Passenger Carries Gun Onto Plane, But TSA Says Mistake Unrelated to Shutdown

The TSA said that "standard procedures were not followed."

TSA gun
A recent Delta passenger was able to get a gun through security and onto a flight.
Getty Images

A passenger was able to carry a gun through a Transportation Security Administration (TSA) screening area in Atlanta and managed to board a Delta Air Lines flight to Tokyo with the firearm. The  Jan. 3 breakdown in security was revealed in a statement released on Sunday.

But the TSA refuses to link the huge breach in security to the current government shutdown, Time reported, as employees are still on duty — many of them calling out sick — without receiving pay.

“TSA has determined standard procedures were not followed and a passenger did in fact pass through a standard screening TSA checkpoint with a firearm,” the agency said in a statement.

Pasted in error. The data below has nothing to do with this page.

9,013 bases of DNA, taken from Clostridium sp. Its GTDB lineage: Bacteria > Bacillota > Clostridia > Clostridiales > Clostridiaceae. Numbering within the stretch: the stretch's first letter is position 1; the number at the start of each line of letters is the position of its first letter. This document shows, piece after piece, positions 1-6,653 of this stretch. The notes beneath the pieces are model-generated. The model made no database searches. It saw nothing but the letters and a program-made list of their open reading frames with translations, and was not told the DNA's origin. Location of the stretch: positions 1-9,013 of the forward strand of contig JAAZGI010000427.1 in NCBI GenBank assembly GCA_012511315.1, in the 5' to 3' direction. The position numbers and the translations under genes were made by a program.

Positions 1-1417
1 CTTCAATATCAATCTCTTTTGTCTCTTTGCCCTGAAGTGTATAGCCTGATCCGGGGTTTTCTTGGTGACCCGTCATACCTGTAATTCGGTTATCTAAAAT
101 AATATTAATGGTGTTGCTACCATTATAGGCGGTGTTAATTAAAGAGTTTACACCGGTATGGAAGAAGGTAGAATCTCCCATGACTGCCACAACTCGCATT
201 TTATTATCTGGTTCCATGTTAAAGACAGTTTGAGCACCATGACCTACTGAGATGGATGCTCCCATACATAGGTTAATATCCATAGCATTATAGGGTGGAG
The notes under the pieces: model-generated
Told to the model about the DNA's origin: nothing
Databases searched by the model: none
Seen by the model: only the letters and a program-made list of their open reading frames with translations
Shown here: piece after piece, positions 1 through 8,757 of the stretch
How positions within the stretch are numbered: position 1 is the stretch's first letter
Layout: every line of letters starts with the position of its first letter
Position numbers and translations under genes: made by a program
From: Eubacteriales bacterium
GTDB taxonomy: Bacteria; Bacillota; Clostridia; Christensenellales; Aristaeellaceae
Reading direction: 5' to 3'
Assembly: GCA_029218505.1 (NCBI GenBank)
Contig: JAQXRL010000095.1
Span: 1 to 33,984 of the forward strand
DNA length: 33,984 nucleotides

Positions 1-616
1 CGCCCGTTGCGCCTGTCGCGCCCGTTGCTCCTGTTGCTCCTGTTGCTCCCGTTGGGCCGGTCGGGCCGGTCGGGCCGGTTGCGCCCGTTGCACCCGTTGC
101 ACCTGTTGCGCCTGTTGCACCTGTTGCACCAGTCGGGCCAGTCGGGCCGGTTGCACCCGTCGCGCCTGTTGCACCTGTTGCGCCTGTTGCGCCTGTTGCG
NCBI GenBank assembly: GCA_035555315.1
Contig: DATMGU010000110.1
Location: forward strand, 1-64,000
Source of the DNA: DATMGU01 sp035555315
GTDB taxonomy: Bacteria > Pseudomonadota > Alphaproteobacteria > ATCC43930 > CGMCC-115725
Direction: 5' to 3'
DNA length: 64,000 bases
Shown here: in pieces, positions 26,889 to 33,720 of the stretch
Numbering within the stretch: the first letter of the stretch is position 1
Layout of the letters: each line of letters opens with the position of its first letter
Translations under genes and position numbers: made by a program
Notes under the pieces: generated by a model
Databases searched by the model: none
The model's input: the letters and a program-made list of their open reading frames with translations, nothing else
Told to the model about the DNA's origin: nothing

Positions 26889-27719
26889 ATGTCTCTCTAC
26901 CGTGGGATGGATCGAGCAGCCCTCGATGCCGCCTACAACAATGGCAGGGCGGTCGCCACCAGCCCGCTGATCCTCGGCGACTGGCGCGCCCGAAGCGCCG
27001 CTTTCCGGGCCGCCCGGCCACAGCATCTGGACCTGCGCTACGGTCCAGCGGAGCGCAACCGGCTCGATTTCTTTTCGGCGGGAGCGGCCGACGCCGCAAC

“The perception that this might have occurred as a result of the partial government shutdown would be false,” the statement went on. “The national unscheduled absence rate of TSA staff on Thursday, January 3, 2019, was 4.8% compared to 6.3% last year, Thursday, January 4, 2018. So in fact, the national call out rate was higher a year ago than this year on that date.”

Delta said that it disclosed the fact that a gun was on board to the TSA as soon as the passenger revealed the firearm to the airline. The TSA said the unidentified passenger was “met by Japanese authorities upon landing” and that the agency would “hold those responsible appropriately accountable.”

On Sunday, as the federal government shutdown entered its fourth week, the TSA’s unscheduled absence rate was 7.7%, compared to 3.2% on the same date in 2018.

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